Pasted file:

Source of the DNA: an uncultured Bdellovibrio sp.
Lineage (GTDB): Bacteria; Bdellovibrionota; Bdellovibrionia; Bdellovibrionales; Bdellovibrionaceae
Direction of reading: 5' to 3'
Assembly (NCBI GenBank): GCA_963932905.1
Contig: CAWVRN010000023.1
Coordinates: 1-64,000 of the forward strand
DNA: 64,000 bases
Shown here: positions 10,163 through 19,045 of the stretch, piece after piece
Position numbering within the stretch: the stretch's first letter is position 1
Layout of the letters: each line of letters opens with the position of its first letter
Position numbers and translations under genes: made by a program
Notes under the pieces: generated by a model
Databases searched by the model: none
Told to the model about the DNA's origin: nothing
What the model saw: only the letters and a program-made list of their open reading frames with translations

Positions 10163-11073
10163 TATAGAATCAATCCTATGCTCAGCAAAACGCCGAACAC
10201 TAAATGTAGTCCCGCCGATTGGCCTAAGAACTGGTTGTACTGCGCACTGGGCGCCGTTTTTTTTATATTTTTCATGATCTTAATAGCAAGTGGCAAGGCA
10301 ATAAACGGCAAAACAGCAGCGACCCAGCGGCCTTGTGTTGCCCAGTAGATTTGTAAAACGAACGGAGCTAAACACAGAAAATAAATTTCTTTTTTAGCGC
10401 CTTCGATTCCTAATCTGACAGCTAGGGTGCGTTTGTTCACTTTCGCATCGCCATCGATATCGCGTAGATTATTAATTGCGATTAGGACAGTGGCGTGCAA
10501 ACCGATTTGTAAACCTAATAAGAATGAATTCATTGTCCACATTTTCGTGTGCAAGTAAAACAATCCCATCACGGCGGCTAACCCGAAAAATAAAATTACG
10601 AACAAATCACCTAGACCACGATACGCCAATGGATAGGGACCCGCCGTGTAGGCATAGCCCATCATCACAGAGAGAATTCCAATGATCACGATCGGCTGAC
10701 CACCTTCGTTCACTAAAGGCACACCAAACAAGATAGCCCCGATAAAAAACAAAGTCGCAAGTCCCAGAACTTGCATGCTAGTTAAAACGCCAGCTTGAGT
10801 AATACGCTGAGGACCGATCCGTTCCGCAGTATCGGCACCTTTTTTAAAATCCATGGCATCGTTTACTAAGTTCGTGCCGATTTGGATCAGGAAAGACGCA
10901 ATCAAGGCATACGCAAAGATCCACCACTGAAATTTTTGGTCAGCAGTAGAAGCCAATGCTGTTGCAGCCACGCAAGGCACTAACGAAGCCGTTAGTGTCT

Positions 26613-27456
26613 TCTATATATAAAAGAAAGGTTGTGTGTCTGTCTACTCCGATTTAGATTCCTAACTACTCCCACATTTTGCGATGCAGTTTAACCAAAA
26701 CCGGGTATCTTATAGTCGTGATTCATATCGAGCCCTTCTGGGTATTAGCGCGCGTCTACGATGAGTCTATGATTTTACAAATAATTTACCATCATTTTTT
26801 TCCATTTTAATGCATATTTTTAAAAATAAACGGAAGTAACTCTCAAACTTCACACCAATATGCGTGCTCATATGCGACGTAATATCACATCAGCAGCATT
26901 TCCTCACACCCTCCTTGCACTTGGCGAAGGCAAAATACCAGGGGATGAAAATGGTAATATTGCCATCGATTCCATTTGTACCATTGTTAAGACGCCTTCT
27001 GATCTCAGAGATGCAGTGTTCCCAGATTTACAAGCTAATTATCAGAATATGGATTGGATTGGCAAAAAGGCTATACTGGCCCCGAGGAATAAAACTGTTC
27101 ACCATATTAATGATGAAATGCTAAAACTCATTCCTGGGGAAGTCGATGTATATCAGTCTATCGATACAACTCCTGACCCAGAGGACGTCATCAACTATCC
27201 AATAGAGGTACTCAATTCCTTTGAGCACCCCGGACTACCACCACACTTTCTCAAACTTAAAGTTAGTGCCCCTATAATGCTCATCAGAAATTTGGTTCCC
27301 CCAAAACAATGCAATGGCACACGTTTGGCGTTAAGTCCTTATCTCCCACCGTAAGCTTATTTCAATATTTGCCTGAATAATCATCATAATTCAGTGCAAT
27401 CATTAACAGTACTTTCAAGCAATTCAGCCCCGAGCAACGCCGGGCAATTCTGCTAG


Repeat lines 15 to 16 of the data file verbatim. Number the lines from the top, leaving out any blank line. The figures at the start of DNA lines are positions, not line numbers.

What the model saw: only the letters and a program-made list of their open reading frames with translations

Positions 10163-11073